Google labels ACCC’s allegations as ‘narrow’ but will hand over 40 categories of evidence

At Australian Federal Court on Wednesday, Google was ordered to hand over evidence to the Australian Competition and Consumer Commission (ACCC) in relation to the watchdog’s allegations that Google mishandled the location data of its users.

The evidence that is to be handed to the ACCC includes over 40 categories of information and data. 

Throughout the day, Google’s legal counsel Robert Yezerski told the court he was concerned that handing over the evidence via discovery would postpone the case’s decision as it is a time consuming and costly process. 

He also labelled the ACCC’s allegations as “very narrow” and brushed off any references to Google’s interface as being a “labyrinth of screens and processes”, explaining that the allegations were only applicable to certain Google account settings and certain screens. 

“The case is very narrow and it’s narrow in three particular respects. First it’s narrow because it’s limited to two Google account settings. These are not device settings and they’re not app settings, being location history and weather activity,” Yezerski said. 

“Second, it’s limited only to statements made about the settings on Android mobile devices and, as I say, that’s significant because these settings can be accessed on other platforms in other ways and there’s no general allegation that everything Google ever said about these particular Google accounts was misleading — it’s only in the context of users who accessed these settings in a particular way.

“Finally, it’s limited to the specific allegations that are [misrepresented by the ACCC].” 

While Justice Thomas Thawley understood the case had significant public importance, he came to the conclusion that the matter’s decision was not so urgent that it had to be heard this year.

Not all of the ACCC’s requests for evidence were accepted, however. Thawley rejected the ACCC’s request for information that was

Amazon’s New Hand Payment Technology Could Change In-Store Shopping Forever

New Amazon technology, introduced at two Amazon Go stores this week, lets shoppers pay for purchases by holding their hands over a scanner. The system, called Amazon One, may herald a new way of identifying yourself and paying for things that could change the way people shop, enter concerts, use public transportation, and many other things.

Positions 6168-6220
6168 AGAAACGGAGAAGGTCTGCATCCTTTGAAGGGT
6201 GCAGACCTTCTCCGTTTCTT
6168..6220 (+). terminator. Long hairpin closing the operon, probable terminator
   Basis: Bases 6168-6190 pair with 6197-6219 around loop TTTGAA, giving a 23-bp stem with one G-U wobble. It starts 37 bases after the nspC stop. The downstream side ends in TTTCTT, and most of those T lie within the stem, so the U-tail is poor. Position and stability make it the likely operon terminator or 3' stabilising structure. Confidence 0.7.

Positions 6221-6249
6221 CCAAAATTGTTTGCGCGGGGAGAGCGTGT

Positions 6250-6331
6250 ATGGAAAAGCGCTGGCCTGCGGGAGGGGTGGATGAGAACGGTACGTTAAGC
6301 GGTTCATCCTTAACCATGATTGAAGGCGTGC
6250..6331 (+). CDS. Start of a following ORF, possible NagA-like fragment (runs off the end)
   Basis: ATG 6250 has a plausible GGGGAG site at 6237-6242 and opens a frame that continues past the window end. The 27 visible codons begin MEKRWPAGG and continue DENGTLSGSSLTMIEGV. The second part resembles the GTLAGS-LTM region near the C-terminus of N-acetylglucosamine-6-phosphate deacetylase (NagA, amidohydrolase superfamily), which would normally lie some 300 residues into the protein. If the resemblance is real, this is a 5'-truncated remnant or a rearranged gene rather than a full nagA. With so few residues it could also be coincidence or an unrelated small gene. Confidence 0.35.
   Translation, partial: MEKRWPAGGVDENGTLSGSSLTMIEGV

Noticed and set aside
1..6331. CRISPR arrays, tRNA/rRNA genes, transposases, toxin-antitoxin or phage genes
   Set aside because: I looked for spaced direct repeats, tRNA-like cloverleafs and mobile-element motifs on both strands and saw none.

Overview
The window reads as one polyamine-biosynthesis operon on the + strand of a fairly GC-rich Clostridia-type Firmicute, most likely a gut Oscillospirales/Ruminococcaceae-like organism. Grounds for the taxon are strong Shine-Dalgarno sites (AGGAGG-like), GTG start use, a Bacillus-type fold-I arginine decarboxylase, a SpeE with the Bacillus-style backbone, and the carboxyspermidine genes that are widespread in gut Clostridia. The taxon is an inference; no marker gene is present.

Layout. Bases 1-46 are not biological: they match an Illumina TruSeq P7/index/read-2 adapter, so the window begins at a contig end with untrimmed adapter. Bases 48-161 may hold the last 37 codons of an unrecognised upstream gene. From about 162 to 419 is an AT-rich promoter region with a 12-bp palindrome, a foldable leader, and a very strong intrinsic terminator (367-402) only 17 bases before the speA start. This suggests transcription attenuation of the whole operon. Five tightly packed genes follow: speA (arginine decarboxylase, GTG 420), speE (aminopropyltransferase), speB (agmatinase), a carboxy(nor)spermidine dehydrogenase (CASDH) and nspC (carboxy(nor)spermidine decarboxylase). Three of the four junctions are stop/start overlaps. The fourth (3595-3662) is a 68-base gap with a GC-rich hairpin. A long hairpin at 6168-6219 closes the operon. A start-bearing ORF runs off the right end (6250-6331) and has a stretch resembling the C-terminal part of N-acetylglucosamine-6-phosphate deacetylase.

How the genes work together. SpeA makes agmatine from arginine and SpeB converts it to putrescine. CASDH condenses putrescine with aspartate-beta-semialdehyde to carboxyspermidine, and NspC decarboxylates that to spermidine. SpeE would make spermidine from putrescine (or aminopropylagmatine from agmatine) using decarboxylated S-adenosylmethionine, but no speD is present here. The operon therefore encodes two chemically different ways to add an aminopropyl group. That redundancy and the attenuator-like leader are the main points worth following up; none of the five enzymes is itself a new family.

You’ve probably used a fingerprint scanner or facial recognition to unlock your smartphone. You already know that your voice and your retinas can be used to positively identify you and give you access to your various devices, and possibly to secure government or corporate facilities. Amazon’s new Amazon One technology takes biometrics a step further by allowing shoppers to pay for purchases with a simple scan of their palms.

To stave off privacy concerns, the company says it is encrypting biometric data before storing it in the cloud, and that the data will be deleted from the cloud at the customer’s request. An Amazon executive told GeekWire that the company had deliberately chosen users’ palms as a biometric identifier because people can’t be recognized from their palms the way they can from their faces. (Amazon has faced controversy over law enforcement use of its facial scanning technology and has suspended such use for one year.) Another benefit is that the user must choose to hover his or her hand over the scanner, meaning that users can’t be scanned without their knowledge or consent.

Shopping in 15 seconds?

GeekWire’s Todd Bishop tried Amazon One out at Seattle’s Amazon Go stores and found that his shopping experience was incredibly fast. As the company promised, it took less than a minute to set up the scan of his palm at a small kiosk, linking it with his credit card and mobile number. Amazon Go stores have no

Amazon’s new gadget lets you pay with the palm of your hand

Amazon is getting into palm-reading — but it wants to sell you groceries rather than tell your fortune.

The e-commerce colossus unveiled a new gadget Tuesday that will let shoppers pay with the palms of their hands at its retail stores.

The so-called Amazon One device uses high-tech imaging and algorithms to create a “unique palm signature” based on the hand’s ridges, lines and other features. The system links that imprint to a credit card that the shopper inserts into the machine.

Amazon has installed the system at two of its Amazon Go stores in Seattle, where shoppers can scan their palms before entering instead of using a smartphone app. The company plans to expand the technology to more of its stores in the coming months and said it’s in “active discussions” with several potential outside customers.

“We believe Amazon One has broad applicability beyond our retail stores, so we also plan to offer the service to third parties like retailers, stadiums, and office buildings so that more people can benefit from this ease and convenience in more places,” Dilip Kumar, Amazon’s vice president of physical retail and technology, wrote in a blog post.

The gadget builds on the “Just Walk Out” technology that Amazon uses in its Go stores, which detects the items shoppers pick up and charges them once they leave without the need for a checkout line. Amazon is planning to expand the cashier-less technology to the Whole Foods grocery chain it owns, as The Post reported last month.

While using your hand as a credit card may sound a bit dystopian, Kumar contends that it’s more secure than other “biometric” identifiers because you can’t tell a person’s identity just by looking at their palm.

The palm images Amazon One uses are encrypted and stored in a